Parshat Vayiggash, "Everything for a Reason" - Joseph's journey has been a very difficult one, with a great deal of suffering for him and many others. Finally, in this week, Jacob and all his family come to Egypt, thus fulfilling God's words to Abraham, "Know that your offspring will be strangers in a foreign land." (Gen. 15:13)
If God's plan was to get everyone down to Egypt anyway, why go through all the challenges and suffering?This question was asked by Rabbi K
in his Esh Kodsh, "Holy Fire" a collection of commentary on the Torah he wrote while in the Warsaw Ghetto during the Holocaust.
He says,nothing can ever be revealed if it does not entail replacing something which already exists.
Or it could be said, improving oneself or anything else means replacing or changing the level you were at to begin with. Sometimes, this may involve great difficulty. Esh Kodesh gives several examples including: giving birth, the creation of the world, and the giving of the Torah, which he adds to the story of Joseph.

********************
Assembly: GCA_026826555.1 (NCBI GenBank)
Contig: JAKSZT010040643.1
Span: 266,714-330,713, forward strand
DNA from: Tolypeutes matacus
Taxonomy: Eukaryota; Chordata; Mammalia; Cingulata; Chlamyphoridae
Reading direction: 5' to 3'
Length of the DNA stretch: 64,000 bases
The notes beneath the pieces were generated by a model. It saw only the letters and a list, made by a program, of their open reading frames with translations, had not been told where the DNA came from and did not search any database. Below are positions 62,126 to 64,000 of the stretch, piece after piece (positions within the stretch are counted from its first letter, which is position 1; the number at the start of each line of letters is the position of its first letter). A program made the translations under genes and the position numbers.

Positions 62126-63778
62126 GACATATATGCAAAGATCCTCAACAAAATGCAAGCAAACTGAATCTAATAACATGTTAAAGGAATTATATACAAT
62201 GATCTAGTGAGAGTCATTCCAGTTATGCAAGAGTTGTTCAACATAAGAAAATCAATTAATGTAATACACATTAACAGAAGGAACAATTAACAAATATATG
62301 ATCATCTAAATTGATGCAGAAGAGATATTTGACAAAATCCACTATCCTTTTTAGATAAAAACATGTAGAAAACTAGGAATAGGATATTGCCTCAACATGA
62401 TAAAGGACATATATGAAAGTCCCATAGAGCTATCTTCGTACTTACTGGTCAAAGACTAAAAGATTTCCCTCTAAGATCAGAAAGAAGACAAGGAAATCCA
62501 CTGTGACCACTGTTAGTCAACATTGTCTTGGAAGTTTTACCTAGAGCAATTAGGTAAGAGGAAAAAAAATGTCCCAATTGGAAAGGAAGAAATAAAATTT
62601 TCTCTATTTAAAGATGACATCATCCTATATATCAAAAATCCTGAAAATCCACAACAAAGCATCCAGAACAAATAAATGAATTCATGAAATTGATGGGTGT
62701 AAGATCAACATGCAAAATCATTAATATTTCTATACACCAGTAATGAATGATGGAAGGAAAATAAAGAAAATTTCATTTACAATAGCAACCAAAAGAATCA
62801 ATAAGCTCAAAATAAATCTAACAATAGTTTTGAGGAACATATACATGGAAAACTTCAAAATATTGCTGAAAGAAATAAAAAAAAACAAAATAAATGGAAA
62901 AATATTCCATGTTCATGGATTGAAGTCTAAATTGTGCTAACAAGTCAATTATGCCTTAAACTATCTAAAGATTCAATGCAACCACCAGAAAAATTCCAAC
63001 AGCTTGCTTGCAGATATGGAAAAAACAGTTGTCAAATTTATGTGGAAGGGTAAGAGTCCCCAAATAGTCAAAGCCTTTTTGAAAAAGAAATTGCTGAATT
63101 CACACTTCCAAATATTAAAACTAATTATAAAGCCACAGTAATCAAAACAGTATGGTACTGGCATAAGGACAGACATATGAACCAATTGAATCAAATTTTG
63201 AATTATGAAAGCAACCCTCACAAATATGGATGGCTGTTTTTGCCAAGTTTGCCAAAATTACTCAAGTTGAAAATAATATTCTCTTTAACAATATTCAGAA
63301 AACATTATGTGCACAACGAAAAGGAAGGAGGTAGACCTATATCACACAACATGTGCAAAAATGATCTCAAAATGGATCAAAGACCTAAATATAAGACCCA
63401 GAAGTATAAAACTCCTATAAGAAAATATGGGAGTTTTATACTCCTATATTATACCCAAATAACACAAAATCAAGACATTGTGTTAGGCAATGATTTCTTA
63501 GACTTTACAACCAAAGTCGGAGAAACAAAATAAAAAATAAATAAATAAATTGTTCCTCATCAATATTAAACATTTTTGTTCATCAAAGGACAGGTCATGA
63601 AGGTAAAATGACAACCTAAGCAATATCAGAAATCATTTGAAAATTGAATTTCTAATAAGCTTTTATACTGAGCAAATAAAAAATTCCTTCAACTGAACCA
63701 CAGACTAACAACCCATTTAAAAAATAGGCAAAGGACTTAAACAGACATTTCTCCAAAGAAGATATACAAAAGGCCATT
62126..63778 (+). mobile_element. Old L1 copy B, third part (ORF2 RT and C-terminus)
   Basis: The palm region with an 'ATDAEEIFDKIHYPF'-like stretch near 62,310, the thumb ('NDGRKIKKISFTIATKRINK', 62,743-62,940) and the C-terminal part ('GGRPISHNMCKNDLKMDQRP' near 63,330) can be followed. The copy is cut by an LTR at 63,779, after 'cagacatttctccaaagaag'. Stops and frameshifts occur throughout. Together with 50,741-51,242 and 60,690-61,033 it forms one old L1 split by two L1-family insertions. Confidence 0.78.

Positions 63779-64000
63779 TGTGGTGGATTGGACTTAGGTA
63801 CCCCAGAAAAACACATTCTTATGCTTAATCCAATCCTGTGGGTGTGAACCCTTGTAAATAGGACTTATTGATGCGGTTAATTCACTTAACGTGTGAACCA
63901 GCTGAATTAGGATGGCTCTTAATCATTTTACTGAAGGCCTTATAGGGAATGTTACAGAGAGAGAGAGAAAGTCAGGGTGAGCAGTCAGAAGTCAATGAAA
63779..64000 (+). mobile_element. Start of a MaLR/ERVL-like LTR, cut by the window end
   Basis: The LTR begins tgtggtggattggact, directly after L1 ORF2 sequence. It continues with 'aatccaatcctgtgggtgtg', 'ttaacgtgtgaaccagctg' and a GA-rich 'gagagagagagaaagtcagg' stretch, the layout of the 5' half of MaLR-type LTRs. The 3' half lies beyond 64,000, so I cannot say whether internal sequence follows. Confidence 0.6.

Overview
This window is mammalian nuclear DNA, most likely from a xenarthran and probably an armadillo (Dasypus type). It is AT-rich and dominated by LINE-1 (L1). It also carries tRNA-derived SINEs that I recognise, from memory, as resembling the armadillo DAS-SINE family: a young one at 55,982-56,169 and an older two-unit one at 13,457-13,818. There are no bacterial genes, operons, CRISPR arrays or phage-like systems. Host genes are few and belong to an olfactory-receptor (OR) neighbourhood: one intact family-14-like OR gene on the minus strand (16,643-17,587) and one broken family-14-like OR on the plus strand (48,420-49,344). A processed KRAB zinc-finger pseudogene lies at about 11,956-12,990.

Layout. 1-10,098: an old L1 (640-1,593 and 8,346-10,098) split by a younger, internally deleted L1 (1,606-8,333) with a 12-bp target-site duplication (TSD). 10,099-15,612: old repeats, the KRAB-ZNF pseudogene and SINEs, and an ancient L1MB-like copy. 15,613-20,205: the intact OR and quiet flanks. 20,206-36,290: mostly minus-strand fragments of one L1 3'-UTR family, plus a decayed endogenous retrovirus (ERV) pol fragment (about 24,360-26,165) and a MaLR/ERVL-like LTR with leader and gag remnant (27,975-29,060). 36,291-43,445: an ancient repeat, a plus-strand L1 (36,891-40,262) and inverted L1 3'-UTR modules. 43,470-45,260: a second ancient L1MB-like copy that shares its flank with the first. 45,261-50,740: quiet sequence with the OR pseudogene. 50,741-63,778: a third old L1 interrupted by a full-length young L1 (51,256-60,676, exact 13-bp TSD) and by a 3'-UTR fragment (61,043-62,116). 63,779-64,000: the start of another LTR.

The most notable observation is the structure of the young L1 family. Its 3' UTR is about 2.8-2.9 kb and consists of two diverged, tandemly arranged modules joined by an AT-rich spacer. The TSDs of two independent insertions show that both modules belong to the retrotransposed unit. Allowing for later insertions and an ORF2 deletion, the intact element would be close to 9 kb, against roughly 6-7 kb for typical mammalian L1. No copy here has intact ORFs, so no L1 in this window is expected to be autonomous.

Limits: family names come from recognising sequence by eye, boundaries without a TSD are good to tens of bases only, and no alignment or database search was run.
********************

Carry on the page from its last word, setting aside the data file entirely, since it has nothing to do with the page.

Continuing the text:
This answer should not be confused with the simple notion, "everything happens for a reason." It is not only saying that. It speaks to those times when we can see, after our challenges and difficulties, that the changed circumstances in which we find ourselves can also contain something valuable. If we remain imprisoned by grievances and regrets for what is no more, we cannot, like Joseph, achieve God's plan. It is only, Esh Kodesh is telling us, when, we are able to see there is still meaning in our lives after even difficult changes, that we can really say what has happened has happened for a reason. Like the Esh Kodesh, like Joseph, this is not something another person can decide for you, you must learn it for yourself.